As always, rushing Roethlisberger the priority for Ravens on Sunday


OWINGS MILLS, Md. — There’s no real secret to beating Steelers quarterback Ben Roethlisberger despite the Ravens not being able to do it since 2006.
In parts of games, Baltimore has had success over the last three years — just not for the necessary 60 minutes.
“Keep him in the pocket, get him on the ground, and play through the whistle,” linebacker Ray Lewis said. “Maybe even sometimes play after the whistle with him, because he’s that type of guy.”
Easier said than done, as the Ravens painfully remember most recently in their 31-24 playoff loss last January when Roethlisberger completed a 58-yard pass to Antonio Brown on a third-and-19 play with less than two minutes to go. Former defensive coordinator Greg Mattison elected to rush three on the play as the Ravens failed to apply the necessary pressure on the Pittsburgh quarterback.
It was a lesson new defensive coordinator Chuck Pagano hopefully learned while observing as the Baltimore secondary coach. The Ravens know better than anyone that the need to pressure Roethlisberger can’t be overstated.
“It’s huge,” defensive coordinator Chuck Pagano said. “If you just look at history, you know. I just go back to 2008. We lost all three games on extended plays by him, so it’s been a huge point of emphasis. It was in ’08, ’09, it was last year, and it will be a huge point of emphasis in this opener. You’ve got to take care of him.”
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In recent years, the task of toppling the Steelers quarterback has grown even more difficult with the addition of several speedy receivers who can stretch the field. It poses a greater challenge for a Baltimore secondary expected to start third-year player Cary Williams and rookie first-rounder Jimmy Smith at the two cornerback spots.
Steelers wide receiver Mike Wallace has everyone gone on the record stating Smith needs to worry about him and his wideout brethren despite having the pedigree of being the 27th overall pick in April’s draft.
“They can all fly; they’ve got a great group,” Pagano said. “They’ve got the wily, old veteran in Hines Ward, who does a lot of the dirty work for them and is still playing at a high level. With Wallace and Brown and the rest of that crew, they can all take the top off the secondary.”
That speed makes the need to pressure Roethlisberger even more crucial, but where will it come from? Despite registering a franchise all-time low of 27 sacks a year ago, the Ravens failed to acquire an impact pass rusher in the abbreviated free-agent period.
Though hybrids Paul Kruger and Sergio Kindle have made strides this preseason, the Ravens might view rookie defensive end Pernell McPhee as their best chance to improve the pressure off the opposite edge of Pro Bowl linebacker Terrell Suggs on passing downs. However, the Baltimore defense showed creativity when vanilla typically rules in the preseason, using plenty of blitzing from the secondary to disrupt opposing quarterbacks.
Safety Bernard Pollard might prove to be the secret weapon in creating more havoc on quarterbacks by using his exceptional instincts in blitzing from the defensive backfield. At least that’s what Pagano’s hoping, anyway.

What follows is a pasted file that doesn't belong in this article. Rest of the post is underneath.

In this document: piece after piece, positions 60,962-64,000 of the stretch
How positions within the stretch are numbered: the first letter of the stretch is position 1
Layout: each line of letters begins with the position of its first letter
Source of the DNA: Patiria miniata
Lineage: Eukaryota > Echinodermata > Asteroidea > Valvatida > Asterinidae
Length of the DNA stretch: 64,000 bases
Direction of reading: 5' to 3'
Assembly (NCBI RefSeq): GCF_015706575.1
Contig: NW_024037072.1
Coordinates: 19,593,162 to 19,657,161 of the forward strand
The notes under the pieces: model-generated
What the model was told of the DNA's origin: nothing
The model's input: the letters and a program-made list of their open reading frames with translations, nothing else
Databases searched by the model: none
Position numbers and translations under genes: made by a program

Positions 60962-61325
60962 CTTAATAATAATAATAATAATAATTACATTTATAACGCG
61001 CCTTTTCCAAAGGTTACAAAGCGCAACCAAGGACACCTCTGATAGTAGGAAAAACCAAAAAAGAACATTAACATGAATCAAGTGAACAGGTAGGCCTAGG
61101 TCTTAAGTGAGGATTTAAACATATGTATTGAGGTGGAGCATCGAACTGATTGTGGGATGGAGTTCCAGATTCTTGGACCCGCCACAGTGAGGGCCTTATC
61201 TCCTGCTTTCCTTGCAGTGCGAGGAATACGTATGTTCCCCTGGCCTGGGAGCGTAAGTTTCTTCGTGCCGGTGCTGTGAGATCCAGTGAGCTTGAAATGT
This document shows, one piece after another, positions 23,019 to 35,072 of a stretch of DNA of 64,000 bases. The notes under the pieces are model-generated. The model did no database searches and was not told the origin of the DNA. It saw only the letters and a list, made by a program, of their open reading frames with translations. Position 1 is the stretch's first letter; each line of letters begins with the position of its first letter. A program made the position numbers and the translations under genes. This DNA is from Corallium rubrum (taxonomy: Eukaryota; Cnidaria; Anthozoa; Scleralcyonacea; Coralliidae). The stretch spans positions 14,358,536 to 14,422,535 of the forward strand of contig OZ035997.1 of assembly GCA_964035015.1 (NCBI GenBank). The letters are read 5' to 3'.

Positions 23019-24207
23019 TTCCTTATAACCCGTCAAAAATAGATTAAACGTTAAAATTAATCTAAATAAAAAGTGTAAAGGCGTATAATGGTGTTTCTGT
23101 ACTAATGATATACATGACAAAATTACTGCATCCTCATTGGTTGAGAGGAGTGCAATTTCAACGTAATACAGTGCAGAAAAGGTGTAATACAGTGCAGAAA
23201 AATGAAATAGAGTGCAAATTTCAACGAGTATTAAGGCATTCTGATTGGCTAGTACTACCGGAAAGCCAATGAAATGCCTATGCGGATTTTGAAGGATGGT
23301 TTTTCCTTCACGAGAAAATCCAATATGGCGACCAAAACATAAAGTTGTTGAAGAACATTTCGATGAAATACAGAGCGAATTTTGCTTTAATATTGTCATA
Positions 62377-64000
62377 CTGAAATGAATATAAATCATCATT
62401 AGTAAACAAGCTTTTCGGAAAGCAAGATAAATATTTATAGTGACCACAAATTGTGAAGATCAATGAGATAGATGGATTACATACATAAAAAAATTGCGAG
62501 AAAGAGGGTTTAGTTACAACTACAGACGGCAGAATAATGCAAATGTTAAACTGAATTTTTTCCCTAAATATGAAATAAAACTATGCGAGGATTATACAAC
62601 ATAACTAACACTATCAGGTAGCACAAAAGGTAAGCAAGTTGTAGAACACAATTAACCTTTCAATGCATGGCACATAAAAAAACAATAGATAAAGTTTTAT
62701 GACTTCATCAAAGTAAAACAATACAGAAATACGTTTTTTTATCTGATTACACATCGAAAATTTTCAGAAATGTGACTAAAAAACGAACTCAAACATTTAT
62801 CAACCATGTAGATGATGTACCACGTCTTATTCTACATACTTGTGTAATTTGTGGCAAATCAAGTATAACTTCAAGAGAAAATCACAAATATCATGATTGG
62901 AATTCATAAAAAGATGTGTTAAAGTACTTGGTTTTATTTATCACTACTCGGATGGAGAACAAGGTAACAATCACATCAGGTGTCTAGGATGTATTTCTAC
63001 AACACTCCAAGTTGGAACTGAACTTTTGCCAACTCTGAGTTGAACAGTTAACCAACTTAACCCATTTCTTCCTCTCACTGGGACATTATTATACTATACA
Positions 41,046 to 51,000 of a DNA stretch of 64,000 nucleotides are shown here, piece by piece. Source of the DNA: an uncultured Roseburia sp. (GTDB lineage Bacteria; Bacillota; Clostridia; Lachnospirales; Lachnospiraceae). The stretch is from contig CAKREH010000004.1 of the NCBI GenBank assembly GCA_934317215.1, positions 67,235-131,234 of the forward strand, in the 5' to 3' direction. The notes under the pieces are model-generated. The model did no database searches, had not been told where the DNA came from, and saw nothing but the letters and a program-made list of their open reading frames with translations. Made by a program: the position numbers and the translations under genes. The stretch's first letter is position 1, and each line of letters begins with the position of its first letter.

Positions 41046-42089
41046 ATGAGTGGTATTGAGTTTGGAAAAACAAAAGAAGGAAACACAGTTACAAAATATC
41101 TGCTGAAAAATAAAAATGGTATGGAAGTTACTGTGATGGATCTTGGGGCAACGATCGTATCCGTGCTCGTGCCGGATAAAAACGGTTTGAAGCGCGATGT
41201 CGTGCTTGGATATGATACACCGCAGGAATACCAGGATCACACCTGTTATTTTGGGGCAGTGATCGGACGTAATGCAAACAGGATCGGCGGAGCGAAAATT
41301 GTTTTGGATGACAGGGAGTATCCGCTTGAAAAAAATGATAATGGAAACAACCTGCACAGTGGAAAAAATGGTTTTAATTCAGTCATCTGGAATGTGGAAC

“You can bring him from almost anywhere on the field,” Pagano said. “He’s a blitzer, he’s a dynamic blitzer, [and] he times up things. And he’s a big guy. He’s 228 pounds. When he comes, we call him the angry man; he’s coming mad.”
As most continue to ponder options for the pass rush and the ability of the young cornerbacks to get acclimated to the speed of an NFL regular season, perhaps the Ravens’ biggest weapon in creating more pressure on the veteran Roethlisberger is their new coordinator. Pagano’s sense of humor and swagger reminds you just a bit of Rex Ryan, but his aggressive style — at least early on — might just be what the Ravens need as opposed to Mattison’s conservative tendencies.
It may not be the “Organized Chaos” that Ryan made famous when Ray Lewis, Terrell Suggs, Haloti Ngata, Jarret Johnson, and Ed Reed were members of the 2006 defense that pulverized Roethlisberger in two wins by a combined score of 58-7. Those five, along with punter Sam Koch, are the only players remaining on the roster that have tasted victory against a Roethlisberger-led Steelers team.
Pagano’s experiences over an extensive collegiate and professional coaching career will try to put the Ravens in position to end their current 0-7 streak against Pittsburgh’s signal caller.
“I think probably the thing that has changed with Chuck more than anything is the defensive systems that he has been in have allowed him to pick and choose what he likes,” said special teams coordinator Jerry Rosburg, who coached with Pagano in Cleveland. “He has evolved tremendously because he has been in different systems, including, of course, the Ravens’ defense. That has allowed him to really grow in his football toolbox, so to speak.
Even with all those factors coming together in the Ravens’ favor, it still might not be enough against Roethlisberger, who has taken his team to Super Bowls in three of his first seven seasons. As much as the Baltimore defense might hate to admit it at the end of the day, he’s just really difficult to beat in crunch time.
The Ravens know better than anyone.
“I think it’s just his resilience to go down,” linebacker Terrell Suggs said. “I think he knows that if he can break a tackle or two, he can make a big play for his team. That’s what good players do — they make plays for their team. He knows that, and that is just part of his game.”
Visit the Audio Vault to hear from Chuck Pagano, Cam Cameron, Jerry Rosburg, Marshal Yanda, Anquan Boldin, and Tom Zbikowski before Thursday’s practice.